Why TikTok Is Obsessed With Green Noise (Plus, the Best Noise for Every Sleeper)

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You’ve turned to Tik Tok for the latest makeup hack, parenting advice, and hilarious puppy videos — but now troubled sleepers are looking for solutions in Tik Tok’s favorite new sleep sound, “green noise.” In one video, with an enviable green ocean in the background, we learn that green noise is in the middle of the frequencies of white noise, and has a “calming effect” for some because it “sounds like nature.”

These aren’t the kind of nature sounds that have you waking up wondering if there’s a coyote in your closet or an owl at your window, but instead an even and consistent ocean-like sound, much more similar to other types of noise such as pink or brown. Another Tik Tokker calls it a “game changer” for those with trouble sleeping.

But all these colors of the rainbow can have your head spinning on just what noise is best for sleep, and in particular your own sleep issues. Though research is still limited on the impact of trending green noise, sleep scientists do already know quite a bit about the power of noise for sleep, and how to determine which type is best for you.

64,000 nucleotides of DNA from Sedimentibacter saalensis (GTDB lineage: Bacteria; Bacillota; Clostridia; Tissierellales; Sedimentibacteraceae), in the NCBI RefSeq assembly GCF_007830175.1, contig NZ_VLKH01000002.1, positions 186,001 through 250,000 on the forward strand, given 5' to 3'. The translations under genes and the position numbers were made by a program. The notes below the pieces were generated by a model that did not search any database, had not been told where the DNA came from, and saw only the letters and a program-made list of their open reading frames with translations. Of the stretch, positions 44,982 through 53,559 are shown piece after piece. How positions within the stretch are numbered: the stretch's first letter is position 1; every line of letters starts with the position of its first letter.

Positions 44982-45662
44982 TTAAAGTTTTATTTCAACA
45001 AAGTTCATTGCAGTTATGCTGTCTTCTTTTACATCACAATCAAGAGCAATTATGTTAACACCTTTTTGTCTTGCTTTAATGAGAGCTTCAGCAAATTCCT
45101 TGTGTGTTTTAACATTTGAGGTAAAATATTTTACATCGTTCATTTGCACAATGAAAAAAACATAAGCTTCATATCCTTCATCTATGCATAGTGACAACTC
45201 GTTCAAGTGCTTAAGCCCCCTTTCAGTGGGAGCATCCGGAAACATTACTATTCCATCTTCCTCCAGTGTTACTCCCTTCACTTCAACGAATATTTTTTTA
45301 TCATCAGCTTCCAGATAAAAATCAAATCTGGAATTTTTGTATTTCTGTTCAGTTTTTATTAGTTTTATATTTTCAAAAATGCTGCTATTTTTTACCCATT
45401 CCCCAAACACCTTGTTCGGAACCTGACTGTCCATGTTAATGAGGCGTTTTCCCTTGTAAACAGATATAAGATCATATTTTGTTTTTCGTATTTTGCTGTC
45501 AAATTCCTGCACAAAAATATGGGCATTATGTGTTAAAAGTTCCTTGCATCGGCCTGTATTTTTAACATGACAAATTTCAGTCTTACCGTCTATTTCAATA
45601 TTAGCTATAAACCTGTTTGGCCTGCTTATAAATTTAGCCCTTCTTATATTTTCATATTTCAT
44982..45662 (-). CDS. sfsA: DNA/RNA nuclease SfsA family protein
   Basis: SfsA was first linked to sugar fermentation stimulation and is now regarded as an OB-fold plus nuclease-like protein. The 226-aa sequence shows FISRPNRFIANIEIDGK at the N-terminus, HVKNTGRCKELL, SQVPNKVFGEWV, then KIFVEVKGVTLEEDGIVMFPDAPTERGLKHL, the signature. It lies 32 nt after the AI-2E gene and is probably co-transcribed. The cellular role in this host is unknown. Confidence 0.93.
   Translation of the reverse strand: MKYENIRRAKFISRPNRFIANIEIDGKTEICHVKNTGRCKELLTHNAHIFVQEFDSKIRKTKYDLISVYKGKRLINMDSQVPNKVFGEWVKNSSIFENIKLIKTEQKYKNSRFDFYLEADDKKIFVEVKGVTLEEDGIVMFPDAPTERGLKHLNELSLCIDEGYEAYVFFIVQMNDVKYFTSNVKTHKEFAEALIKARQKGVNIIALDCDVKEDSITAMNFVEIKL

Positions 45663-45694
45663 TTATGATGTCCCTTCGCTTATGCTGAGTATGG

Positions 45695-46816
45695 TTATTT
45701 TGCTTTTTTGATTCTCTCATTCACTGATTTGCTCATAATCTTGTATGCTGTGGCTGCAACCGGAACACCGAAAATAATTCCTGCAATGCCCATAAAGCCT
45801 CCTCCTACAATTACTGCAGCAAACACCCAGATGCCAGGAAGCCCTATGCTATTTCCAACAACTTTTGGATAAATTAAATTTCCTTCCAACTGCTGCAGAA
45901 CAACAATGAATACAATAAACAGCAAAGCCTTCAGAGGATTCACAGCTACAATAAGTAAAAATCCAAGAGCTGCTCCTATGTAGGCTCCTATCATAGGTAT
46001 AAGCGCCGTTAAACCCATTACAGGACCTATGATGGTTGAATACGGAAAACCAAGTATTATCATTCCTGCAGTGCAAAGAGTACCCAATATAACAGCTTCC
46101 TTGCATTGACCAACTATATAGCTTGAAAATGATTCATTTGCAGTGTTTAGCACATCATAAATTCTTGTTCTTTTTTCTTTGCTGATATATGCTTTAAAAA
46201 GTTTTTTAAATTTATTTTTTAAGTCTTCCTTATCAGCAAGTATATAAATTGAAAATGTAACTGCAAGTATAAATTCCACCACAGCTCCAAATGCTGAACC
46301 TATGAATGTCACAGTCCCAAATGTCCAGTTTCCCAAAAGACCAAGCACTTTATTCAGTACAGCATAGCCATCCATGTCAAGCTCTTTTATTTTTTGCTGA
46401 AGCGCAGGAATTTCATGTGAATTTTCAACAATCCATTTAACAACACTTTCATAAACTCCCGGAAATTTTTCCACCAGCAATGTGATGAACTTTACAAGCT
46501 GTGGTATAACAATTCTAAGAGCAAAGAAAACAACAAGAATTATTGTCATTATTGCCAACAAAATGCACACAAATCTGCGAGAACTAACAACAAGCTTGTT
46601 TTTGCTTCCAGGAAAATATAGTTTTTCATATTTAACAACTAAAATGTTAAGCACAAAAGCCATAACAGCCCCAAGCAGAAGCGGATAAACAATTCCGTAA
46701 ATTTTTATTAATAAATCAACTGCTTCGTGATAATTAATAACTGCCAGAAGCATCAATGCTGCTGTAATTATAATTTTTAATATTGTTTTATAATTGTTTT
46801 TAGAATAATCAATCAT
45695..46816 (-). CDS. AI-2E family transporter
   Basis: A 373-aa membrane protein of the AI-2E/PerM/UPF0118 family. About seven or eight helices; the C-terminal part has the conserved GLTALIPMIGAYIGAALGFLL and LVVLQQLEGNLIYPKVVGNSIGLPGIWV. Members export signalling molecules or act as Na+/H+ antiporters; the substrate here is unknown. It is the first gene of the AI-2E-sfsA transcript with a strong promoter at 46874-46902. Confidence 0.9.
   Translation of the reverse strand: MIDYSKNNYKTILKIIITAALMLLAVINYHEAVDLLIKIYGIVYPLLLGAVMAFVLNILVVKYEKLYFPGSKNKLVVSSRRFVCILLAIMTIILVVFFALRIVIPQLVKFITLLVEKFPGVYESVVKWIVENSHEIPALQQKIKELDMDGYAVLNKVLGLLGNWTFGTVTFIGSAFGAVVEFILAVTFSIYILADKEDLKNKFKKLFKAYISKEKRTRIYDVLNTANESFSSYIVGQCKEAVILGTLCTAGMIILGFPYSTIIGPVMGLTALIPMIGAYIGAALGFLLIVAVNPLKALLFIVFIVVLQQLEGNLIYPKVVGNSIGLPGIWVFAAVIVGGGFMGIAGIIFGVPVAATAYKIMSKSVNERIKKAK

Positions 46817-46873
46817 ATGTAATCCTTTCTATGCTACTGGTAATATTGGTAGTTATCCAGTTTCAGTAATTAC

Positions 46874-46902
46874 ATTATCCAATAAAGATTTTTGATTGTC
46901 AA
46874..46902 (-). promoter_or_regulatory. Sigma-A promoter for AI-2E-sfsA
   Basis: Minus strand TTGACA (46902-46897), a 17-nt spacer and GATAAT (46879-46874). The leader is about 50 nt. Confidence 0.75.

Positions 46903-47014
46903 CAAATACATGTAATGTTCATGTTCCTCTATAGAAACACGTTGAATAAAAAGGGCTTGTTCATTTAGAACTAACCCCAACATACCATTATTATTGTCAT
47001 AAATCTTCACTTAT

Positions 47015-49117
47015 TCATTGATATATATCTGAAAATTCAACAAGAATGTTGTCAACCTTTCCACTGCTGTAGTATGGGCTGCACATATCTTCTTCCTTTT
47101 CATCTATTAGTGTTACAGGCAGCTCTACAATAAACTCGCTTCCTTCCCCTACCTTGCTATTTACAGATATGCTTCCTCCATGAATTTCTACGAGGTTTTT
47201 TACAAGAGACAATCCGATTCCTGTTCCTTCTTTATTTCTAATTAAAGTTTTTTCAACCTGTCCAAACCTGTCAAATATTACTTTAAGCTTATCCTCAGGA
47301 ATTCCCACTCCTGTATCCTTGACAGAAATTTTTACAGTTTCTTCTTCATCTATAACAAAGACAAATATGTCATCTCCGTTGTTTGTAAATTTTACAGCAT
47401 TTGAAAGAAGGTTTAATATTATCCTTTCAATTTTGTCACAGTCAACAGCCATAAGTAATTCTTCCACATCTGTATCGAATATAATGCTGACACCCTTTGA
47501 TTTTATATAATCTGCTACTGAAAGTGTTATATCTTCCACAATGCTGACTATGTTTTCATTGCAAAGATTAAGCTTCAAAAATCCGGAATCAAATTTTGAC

What Is Green Noise?

Green noise is a frequency of white noise. It reminds people of nature more than other frequencies (hence the description “green noise”). White noise, more broadly, contains all frequencies found in the spectrum of sounds that you can possibly hear, with equal parts of each, WebMD reports. White noise typically sounds like an air conditioner, vacuum, fan, or even an airplane engine, while green noise, a type of white noise, might remind you a bit more of soothing nature sounds from wind to water. Green noise is around a frequency of 500 Hz, Huffington Post reports.